The primary winding 11a of transformer 11 employed in an energy retrieval converter 9, which is part of the low loss snubber, is connected in series with a controllable semiconductor switch shown in the present embodiment as a power MOSFET 13. The series combination of the primary winding of transformer 11 and the FET 13 is connected across capacitor 5. Connected across diode 7 is a voltage sensor which in the present embodiment comprises light emitting diode (LED) 15 and a current source 17. A biasing resistor could be used in place of the current source 17, with an attendant sacrifice in dynamic response. The current source 17 could be of a discrete transistor design of a field effect regulator diode such as industry standard 1N5299. The cathode of diode 15 is connected to the anode of diode 7. The LED 15 is optically coupled to a phototransistor 19. The output of the transistor 19 is connected to a retriggerable oscillator 21 which in the present embodiment generates rectangular pulses at a 200 kilohertz frequency. The output of the oscillator is connected to the gate of FET 13. The secondary winding of transformer 11 is connected across the series combination of a diode 23 and a load shown as a battery 25. The dotted end of the primary winding 11b of transformer 11 is connected to capacitor 5 while the dotted end of the secondary winding of transformer 11 is connected to the negative side of the battery. The dots on the transformer winding adhere to the convention that the dotted ends of the transformer will have the same relative polarity of voltage at the same time.
The operation of the circuit of FIG. 1 will now be explained with reference to the waveforms in FIGS. 2A, B, C and D. When transistor 3, which is part of a larger circuit (not shown) such as a power converter, is biased out of conduction to stop power flow between terminals A and B, snubber 1 controls the rate of rise of voltage across transistor 3 by charging capacitor 5 through diode 7. This stress relieving operation is performed only by these two components and can easily be optimized to the dynamics of transistor 3. When transistor 3 turns on (with the subsequent cycle of the circuit not shown), the voltage sensed across diode 7 turns on oscillator 21. This is accomplished by the voltage from capacitor 5 reverse biasing diode 7 and causing the current source to provide a constant current to LED 15. LED 15 is optically coupled to phototransistor 19 which thereupon turns on oscillator 21. Oscillator 21 provides a rectangular pulse shown in FIG. 2A, to FET 13, turning the FET on and causing current to flow from capacitor 5 through the primary winding of transformer 11 and FET 13. FIG. 2B shows the FET 13 drain current resulting from rectangular pulses of FIG. 2A. At the end of the rectangular pulse from oscillator 21, FET 13 turns off and the energy in the magnetic field of the transformer generates a current through diode 23 to the battery. The current in diode 23 is shown in FIG. 2C. Succeeding pulses from the oscillator cause the charge on the capacitor to continue to decrease so that the capacitor will be ready again when transistor 3 turns off. The reset time for capacitor 5 shown in FIG. 2D, is defined as the time converter 9 requires to discharge capacitor 5 to a value which assures reliable switching of transistor 3. The relative polarities indicated by the dots or transformer 11 cause the configuration shown in FIG. 1 to act as a flyback converter. If the polarity dot of the secondary winding were moved to the opposite end of the winding as shown in FIG. 1A, the circuit would operate as a forward converter, with power transferred to the battery by transformer action when the FET is biased on. The flyback configuration can provide stepup action with a 1 to 1 transformer turns ratio. Stepup action can be obtained from the forward converter by adjusting the turns ratio. The external load need not be a battery, but could instead be the external ac or dc, power supply (not shown), of which the switch is a part, or a biasing circuit for transistor switch 3.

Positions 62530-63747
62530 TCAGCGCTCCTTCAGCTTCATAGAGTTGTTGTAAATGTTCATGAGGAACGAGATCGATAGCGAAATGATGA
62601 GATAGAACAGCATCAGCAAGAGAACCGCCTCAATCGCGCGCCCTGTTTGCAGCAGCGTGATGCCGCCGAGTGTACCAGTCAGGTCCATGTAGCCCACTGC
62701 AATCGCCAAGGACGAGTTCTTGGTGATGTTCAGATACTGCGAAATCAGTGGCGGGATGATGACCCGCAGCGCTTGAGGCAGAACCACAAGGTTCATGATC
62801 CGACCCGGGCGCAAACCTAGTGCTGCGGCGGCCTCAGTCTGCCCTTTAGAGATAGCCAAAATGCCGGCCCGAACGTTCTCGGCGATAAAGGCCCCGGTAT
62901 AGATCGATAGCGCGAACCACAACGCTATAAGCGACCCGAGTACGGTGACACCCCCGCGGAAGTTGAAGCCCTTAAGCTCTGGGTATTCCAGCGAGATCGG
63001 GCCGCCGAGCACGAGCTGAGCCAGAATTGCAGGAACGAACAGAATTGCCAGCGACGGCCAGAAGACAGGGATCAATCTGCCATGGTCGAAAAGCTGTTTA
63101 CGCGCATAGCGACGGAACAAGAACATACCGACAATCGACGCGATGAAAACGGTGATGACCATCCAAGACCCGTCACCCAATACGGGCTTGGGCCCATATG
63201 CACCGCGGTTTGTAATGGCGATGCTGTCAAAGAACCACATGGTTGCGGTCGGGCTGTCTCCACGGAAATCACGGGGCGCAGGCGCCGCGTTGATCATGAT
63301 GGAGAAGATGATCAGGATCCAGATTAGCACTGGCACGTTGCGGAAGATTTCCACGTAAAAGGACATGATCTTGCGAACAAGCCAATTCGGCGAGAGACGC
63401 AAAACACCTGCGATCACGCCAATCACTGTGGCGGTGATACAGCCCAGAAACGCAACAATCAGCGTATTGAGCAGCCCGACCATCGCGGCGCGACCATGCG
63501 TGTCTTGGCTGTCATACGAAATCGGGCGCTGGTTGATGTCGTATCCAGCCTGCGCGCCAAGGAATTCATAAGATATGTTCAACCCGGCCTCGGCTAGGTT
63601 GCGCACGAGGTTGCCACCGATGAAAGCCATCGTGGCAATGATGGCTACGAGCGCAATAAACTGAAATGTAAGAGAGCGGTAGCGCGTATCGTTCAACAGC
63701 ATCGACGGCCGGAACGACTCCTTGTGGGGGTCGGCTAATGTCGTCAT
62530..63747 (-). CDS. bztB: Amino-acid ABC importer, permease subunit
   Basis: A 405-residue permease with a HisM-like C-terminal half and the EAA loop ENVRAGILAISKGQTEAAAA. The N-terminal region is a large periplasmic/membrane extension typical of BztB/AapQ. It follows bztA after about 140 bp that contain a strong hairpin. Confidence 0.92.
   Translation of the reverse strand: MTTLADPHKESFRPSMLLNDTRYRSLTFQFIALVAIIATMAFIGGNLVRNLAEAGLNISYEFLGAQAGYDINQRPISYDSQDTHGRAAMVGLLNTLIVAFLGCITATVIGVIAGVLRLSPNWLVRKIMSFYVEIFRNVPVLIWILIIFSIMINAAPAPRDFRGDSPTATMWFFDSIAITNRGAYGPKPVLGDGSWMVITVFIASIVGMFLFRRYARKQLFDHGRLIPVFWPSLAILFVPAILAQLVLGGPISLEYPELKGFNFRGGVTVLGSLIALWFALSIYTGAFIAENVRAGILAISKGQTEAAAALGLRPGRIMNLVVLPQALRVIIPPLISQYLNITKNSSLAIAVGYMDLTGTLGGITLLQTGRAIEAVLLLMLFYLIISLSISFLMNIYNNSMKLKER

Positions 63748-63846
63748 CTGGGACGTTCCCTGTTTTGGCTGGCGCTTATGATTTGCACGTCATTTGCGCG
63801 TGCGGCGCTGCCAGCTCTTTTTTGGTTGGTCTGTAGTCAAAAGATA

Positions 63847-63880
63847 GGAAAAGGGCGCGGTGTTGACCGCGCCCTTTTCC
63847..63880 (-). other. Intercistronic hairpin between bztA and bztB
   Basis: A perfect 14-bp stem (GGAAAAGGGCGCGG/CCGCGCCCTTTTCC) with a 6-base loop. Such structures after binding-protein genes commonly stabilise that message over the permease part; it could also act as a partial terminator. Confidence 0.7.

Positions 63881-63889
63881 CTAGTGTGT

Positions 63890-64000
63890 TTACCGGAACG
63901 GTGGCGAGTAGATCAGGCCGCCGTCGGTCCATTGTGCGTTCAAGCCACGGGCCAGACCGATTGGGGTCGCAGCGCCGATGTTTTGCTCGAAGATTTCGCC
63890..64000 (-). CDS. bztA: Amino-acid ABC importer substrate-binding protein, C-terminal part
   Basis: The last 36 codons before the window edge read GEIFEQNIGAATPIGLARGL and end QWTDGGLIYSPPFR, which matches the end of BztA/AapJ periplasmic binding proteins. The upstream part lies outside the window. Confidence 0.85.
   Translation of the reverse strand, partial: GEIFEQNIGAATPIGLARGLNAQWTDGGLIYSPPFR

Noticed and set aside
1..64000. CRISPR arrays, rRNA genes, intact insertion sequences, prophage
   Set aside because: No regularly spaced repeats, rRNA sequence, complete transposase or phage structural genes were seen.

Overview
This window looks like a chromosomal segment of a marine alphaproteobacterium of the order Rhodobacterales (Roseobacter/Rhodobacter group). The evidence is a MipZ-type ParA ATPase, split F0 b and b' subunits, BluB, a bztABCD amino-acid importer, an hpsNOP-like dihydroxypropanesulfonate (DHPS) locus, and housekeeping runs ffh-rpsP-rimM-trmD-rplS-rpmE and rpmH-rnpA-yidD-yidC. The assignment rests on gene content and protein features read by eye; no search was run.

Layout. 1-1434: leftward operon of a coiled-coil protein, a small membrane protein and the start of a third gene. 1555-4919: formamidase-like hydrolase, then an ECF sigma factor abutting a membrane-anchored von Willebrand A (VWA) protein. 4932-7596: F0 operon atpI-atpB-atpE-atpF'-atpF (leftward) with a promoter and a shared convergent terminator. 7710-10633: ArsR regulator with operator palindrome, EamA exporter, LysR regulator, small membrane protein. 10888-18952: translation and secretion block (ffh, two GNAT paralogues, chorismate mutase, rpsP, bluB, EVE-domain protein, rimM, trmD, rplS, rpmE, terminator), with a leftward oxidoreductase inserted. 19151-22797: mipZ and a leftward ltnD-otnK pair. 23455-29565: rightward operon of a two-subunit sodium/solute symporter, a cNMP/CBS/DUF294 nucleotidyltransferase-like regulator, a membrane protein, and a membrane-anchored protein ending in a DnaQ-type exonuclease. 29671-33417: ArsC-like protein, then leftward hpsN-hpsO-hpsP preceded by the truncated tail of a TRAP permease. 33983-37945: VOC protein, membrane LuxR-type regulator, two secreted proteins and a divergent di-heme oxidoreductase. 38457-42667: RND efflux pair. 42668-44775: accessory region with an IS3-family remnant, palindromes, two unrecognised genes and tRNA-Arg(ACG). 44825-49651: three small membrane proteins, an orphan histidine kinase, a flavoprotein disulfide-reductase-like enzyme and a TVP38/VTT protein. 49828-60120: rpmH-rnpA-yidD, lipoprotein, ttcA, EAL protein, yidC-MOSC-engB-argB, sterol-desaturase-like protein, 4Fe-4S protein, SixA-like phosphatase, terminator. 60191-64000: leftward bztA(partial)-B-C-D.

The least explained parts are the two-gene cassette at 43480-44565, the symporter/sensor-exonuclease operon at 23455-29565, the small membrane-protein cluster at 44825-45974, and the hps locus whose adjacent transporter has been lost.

Referring now to FIG. 3, a low loss snubber 1 is shown having an energy retrieval converter 9 that is not transformer isolated from its load. Elements 3, 5, 7, 13, 15, 17, 19 and 21 are connected as described in FIG. 1. In place of the primary winding of transformer 11 an inductor 27 is used. The anode of a diode 29 is connected between the inductor 27 and FET 13, and connected between the cathode of the diode 29 and terminal B is a load shown as a battery 31.
The operation of the circuit in FIG. 3 will now be explained with reference to FIGS. 4A, B, C and D. When transistor 3 turns off, capacitor 5 charges as previously described. When transistor 3 turns on again, the voltage sensor turns on oscillator 21 which provides pulses that gate FET 13 into conduction. The oscillator pulses are shown in FIG. 4A. When FET 13 is gated on, current flows from capacitor 5 through inductor 27, through the FET and back to the capacitor. The FET drain current is shown in FIG. 4B. When the pulse from oscillator 21 ends, the FET turns off and the voltage across the inductor reverses, forward biasing diode 29. The capacitor 5 and the inductor 27 provide current to the battery 31 through diode 24 further discharging the capacitor. The diode current waveform is shown in FIG. 4C and the capacitor voltage is shown in FIG. 4D. The leading edge of the rectangular pulse from oscillator 21 again turns on FET 13 and energy again is stored in the inductor to be later transferred to the load when the FET turns off. After several such cycles the capacitor should be substantially discharged, ready for transistor 3 to turn off again.